On April 1, 1997, WDW filed a motion to dismiss for lack of personal jurisdiction. Plaintiffs filed an opposition to defendant's motion to dismiss, and on May 16, 1997, the Judge heard oral argument and entered an order dismissing plaintiffs' complaint for lack of personal jurisdiction pursuant to Rule 4:6-2(b). On May 19, 1997, plaintiffs moved for reconsideration of the May 16, 1997 order. Defendant opposed the motion, and on June 13, 1997, plaintiffs' motion was denied. Plaintiffs appeal.

In support of the court's jurisdiction over defendant, plaintiffs allege that during the years 1995 and 1996, they were "bombarded" with advertisements to visit Walt Disney World during its 25th Anniversary celebration. These advertisements included free promotions of the Disney Channel which contained advertisements for Walt Disney World, magazine advertisements, including advertisements in the Barney Fan Club Magazine, as well as the "standard" Disney commercials on television.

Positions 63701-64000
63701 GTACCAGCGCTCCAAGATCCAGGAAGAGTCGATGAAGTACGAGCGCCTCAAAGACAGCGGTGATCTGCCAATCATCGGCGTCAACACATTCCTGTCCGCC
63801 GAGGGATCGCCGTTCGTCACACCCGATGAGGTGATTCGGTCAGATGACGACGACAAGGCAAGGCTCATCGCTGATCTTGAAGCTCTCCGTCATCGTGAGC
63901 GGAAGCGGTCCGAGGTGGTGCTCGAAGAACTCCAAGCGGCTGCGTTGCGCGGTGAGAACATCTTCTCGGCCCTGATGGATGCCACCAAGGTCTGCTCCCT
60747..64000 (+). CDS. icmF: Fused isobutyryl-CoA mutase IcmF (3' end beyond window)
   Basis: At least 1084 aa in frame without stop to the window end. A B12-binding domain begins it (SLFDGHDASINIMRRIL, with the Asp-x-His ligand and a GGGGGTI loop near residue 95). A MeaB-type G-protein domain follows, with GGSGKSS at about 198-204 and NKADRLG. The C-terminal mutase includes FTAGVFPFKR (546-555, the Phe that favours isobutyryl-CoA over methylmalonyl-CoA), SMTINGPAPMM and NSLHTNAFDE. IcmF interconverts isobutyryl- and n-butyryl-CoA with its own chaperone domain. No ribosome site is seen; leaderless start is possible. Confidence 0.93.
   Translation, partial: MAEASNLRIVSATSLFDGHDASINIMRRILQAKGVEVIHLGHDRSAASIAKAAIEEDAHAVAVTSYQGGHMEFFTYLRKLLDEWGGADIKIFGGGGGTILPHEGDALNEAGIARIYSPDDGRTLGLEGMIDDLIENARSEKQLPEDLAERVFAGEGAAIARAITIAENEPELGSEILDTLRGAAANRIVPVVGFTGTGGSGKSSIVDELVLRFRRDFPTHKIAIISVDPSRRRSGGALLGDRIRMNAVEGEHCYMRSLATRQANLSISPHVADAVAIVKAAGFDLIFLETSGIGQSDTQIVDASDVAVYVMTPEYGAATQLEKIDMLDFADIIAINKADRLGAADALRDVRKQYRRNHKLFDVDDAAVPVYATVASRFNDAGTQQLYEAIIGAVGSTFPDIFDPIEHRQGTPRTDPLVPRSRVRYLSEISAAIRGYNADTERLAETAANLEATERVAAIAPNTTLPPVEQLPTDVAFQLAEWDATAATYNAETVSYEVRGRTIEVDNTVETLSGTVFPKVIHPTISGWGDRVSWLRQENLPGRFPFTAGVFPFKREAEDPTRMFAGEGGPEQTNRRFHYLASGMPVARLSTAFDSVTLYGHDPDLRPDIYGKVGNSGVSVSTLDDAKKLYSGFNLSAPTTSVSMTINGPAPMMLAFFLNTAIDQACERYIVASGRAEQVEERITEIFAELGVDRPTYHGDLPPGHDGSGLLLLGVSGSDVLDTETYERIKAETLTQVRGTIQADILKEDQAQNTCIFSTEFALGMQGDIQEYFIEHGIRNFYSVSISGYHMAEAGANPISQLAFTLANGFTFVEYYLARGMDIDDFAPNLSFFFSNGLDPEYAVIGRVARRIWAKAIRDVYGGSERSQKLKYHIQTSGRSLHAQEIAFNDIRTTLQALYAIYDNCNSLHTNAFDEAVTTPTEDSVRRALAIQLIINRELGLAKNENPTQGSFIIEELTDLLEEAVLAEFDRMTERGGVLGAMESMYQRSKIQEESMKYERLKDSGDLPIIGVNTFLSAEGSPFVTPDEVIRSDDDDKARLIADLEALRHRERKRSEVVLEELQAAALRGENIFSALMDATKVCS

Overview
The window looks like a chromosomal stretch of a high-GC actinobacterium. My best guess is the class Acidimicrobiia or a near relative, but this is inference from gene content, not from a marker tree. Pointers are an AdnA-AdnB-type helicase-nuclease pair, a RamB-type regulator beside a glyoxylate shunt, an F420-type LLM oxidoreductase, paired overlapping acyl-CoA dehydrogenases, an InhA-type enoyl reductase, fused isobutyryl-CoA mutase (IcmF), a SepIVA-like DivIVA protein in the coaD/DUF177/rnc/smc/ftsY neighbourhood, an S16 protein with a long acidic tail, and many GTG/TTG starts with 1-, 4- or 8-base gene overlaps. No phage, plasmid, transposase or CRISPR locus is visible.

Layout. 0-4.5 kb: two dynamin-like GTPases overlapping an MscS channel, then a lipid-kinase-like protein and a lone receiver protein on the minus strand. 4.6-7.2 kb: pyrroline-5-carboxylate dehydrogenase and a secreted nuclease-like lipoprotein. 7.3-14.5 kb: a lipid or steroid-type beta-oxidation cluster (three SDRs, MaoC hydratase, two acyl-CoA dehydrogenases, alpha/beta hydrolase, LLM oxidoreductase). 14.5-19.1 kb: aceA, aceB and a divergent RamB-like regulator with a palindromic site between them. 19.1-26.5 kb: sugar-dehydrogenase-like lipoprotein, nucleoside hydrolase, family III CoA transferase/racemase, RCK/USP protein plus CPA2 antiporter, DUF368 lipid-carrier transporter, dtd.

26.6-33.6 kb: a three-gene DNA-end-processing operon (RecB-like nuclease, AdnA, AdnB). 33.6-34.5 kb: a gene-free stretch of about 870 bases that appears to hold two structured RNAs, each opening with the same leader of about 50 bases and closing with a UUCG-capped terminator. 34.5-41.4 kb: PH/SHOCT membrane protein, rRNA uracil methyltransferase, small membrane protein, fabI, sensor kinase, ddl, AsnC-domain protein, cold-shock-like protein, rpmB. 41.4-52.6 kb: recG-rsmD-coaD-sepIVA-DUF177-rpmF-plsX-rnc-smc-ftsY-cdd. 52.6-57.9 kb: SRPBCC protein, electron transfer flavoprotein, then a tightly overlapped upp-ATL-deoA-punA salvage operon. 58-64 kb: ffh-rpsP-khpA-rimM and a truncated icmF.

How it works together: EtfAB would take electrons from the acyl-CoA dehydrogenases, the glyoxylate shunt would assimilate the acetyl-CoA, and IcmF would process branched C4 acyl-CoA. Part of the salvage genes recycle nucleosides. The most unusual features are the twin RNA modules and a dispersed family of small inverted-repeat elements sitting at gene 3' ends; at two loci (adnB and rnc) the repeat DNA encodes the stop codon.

Rochelle certified that she ordered a Disney video of the movie "Aladdin" at the Disney Store in the Quakerbridge Mall in Mercer County, New Jersey. When she received the video, it included a postcard advertising a 4-day, 3-night package to Disney World. The postcard provided a toll free telephone number for Disney's Travel Company. Rochelle called the toll free number for information about a trip to Walt Disney World. In response, the travel service provided the requested information and included a videotape advertising Disney's 25th Anniversary. After reviewing the information, the family decided to visit Disney World. They charged the deposit to a credit card and the charge slip referenced the payee as WDW.